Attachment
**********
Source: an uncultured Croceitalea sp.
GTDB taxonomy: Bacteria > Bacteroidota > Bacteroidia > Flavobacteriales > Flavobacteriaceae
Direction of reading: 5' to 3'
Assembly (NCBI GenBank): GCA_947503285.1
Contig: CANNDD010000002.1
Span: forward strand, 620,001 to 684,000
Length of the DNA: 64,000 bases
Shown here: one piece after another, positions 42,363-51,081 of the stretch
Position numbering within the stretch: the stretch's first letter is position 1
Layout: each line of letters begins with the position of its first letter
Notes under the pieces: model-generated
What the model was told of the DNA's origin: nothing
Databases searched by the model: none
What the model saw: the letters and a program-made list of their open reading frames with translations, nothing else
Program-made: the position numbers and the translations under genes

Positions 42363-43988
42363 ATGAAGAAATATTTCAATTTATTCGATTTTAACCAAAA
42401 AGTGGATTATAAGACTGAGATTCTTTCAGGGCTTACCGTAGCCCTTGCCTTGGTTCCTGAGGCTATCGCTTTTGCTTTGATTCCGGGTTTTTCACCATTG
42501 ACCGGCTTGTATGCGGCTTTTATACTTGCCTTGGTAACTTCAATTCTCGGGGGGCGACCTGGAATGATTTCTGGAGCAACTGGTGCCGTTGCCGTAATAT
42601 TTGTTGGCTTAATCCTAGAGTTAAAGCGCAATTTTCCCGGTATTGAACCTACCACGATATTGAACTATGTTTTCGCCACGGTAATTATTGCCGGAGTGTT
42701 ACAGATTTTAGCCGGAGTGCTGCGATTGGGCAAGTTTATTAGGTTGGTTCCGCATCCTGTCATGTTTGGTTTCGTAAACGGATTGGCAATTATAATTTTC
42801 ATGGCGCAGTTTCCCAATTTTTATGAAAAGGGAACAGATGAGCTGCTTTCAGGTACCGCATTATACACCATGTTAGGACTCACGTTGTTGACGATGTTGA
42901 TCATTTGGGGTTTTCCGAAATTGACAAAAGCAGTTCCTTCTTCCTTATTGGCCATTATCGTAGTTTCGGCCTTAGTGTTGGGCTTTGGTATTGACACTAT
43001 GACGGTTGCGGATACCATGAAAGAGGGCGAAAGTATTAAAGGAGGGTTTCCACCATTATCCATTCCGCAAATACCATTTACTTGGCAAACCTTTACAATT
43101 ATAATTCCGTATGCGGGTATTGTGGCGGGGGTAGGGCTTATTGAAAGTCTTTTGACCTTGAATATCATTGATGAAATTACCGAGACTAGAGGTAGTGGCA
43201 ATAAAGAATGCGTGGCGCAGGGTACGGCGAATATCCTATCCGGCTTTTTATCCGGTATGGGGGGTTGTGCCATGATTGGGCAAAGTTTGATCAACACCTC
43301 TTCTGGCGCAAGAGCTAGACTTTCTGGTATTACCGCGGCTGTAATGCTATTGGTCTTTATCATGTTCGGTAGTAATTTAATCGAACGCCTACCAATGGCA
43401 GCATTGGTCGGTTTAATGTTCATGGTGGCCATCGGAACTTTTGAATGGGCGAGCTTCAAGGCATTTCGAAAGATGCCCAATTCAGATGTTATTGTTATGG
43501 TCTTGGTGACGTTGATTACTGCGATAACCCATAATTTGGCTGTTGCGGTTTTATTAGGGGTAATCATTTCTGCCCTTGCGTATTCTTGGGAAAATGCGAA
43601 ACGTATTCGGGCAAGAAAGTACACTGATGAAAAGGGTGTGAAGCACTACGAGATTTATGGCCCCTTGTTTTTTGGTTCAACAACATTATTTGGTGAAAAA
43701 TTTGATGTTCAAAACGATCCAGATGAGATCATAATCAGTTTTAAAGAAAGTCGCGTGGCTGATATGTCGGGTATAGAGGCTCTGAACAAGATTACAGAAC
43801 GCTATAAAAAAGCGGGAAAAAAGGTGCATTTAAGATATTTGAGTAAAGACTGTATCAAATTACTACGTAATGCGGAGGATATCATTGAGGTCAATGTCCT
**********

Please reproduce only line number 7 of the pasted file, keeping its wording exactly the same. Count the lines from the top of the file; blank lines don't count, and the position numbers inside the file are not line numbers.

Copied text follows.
Length of the DNA: 64,000 bases